Host of pricing models proposed for UK drugs

April 09, 2008
Financial Times

UK pharmaceuticals companies are introducing new drug pricing models as pressure mounts to offer better value for money.
The National Institute for Health and Clinical Excellence (Nice), the government's medicines advisory body that studies clinical and cost effectiveness, has agreed three different experimental approaches to pricing with drug companies in the past year alone.
Manufacturers have also proposed their own money-back offers and discounts as a way to win reimbursement by the National Health Service or boost sales for costly new treatments. The initiatives are important for drug companies' sales and future pricing strategy around the world.
Belen Garijo, senior vice-president for Europe and Canada for Sanofi-Aventis, said: "Pressure to keep costs under control is forcing us more and more to document the value of new products. These are times of unprecedented change. The UK has almost invented pay for performance."
While the UK accounts for about 3 per cent of global pharmaceutical sales, it has a disproportionately greater influence internationally, reflecting its importance in research and development, relatively high prices and methods of scrutiny.
Since its creation in 1999, Nice has advised against NHS use of costly new drugs including GlaxoSmithKline's antiviral flu drug Relenza, its first decision, to more recent rejections of Pfizer's oral insulin Exubera for diabetics and Eisai's Aricept in patients with early Alzheimer's disease.
Aside from threats and legal appeals, the industry has also responded commercially. Drug pricing in the UK, like elsewhere in Europe, is tightly regulated. The UK's Pharmaceutical Price Regulation Scheme (PPRS), currently being renegotiated, forbids increases - although it permits and even periodically imposes reductions.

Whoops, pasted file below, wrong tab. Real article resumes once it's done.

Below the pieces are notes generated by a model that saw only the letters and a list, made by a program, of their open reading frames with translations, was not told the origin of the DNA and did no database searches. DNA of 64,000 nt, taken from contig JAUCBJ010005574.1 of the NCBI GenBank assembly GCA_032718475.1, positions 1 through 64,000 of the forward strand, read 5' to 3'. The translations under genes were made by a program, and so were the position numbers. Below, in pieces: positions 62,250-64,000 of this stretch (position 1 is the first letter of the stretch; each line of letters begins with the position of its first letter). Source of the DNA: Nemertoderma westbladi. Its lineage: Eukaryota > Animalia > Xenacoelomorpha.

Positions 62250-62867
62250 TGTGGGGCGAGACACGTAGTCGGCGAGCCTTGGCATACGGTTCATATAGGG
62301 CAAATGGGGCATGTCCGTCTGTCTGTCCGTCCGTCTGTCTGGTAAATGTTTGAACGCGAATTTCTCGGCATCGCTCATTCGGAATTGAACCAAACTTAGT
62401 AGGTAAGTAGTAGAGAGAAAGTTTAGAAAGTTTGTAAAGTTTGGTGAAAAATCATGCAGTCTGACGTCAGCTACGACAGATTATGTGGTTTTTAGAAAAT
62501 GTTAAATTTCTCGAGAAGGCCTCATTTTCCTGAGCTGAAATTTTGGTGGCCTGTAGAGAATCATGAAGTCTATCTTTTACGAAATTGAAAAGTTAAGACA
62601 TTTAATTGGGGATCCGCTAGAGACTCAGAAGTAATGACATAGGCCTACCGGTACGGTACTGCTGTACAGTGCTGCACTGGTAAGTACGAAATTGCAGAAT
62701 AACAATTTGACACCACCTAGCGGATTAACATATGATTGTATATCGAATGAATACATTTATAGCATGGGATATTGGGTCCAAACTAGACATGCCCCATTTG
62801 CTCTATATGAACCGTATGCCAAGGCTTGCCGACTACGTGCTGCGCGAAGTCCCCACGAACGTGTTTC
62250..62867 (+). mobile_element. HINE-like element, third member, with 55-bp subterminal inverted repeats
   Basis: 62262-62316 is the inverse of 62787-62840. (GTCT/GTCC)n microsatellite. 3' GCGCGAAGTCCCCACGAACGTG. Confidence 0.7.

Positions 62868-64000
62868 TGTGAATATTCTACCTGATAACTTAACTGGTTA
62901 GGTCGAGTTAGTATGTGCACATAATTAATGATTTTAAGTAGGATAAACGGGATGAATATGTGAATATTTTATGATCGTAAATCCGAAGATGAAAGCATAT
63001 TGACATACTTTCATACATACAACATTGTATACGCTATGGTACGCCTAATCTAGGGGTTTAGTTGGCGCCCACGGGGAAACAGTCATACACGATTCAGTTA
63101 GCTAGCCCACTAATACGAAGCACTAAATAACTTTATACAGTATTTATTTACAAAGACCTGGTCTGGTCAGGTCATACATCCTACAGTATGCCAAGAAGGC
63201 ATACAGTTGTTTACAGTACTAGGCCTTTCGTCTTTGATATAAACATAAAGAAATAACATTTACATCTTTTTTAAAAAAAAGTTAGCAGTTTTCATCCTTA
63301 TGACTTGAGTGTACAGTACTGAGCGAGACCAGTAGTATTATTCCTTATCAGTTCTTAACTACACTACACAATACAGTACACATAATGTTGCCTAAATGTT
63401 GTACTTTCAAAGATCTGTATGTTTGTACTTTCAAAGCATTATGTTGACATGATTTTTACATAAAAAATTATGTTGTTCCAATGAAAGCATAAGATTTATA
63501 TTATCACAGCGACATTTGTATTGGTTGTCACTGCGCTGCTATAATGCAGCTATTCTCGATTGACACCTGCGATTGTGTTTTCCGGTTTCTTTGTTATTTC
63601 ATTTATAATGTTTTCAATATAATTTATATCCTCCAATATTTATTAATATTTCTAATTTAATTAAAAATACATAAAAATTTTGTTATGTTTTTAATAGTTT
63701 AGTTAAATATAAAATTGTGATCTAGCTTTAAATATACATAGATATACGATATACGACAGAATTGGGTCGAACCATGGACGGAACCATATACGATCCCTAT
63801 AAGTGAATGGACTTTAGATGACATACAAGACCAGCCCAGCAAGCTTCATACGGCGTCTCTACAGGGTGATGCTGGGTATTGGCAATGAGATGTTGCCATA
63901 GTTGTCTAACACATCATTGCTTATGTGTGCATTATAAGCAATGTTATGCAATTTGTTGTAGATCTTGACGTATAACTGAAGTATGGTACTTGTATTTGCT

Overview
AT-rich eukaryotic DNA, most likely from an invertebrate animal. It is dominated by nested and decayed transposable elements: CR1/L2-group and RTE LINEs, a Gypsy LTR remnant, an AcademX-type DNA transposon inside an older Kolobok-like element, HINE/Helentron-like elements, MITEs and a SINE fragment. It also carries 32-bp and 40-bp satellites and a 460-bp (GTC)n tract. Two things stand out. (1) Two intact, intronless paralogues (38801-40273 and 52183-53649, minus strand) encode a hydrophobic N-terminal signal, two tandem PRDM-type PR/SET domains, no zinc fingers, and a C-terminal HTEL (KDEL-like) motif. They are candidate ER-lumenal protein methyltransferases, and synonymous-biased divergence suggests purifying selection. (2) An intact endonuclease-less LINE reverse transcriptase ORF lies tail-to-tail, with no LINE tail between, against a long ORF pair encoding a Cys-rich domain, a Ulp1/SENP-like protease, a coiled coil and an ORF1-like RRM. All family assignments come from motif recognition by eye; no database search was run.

Pfizer worked within the system to launch a pioneering "outcomes guarantee programme" with 18 primary care trusts in 1999. It agreed to reimburse the extra costs of using its higher priced cholesterol-lowering Lipitor over other similar drugs if patients did not show improvement.
Other variants have followed. When in 2002 Nice advised against reimbursement of beta interferons, a class of drugs to treat multiple sclerosis, the Department of Health established a "risk-sharing" scheme. The NHS would pay but periodically review effectiveness, adjusting price as a result.
Then last June, Janssen-Cilag, a subsidiary of Johnson & Johnson, avoided a negative Nice recommendation by agreeing to reimburse the NHS for the cost of Velcade, its multiple myeloma treatment, to any patients who failed to respond significantly.
The Office of Fair Trading last year endorsed "value- based pricing", which is designed to link costs more closely to benefits, in a report calling for an overhaul of the PPRS. GSK argued prices should be re-examined after two to three years of patient use, with price increases or reductions in response to efficacy.
However, Panos Kanavos from the London School of Economics warns that such an approach "does not encourage risk taking or reward innovation".
There are also practical difficulties. With Velcade, Nice was able to identify very precise medical measures to assess how far the medicine is helping patients. But for many other drugs, outcomes are more difficult to measure.
Michael Rawlins, chairman of Nice, suggests the potential for risk-sharing schemes is limited. "I doubt whether they have legs in the long run," he said. He suggests companies propose them to avoid cutting prices in the UK - a decision that would spark copycat reductions by payers across Europe, but which is in any case inevitable over time.

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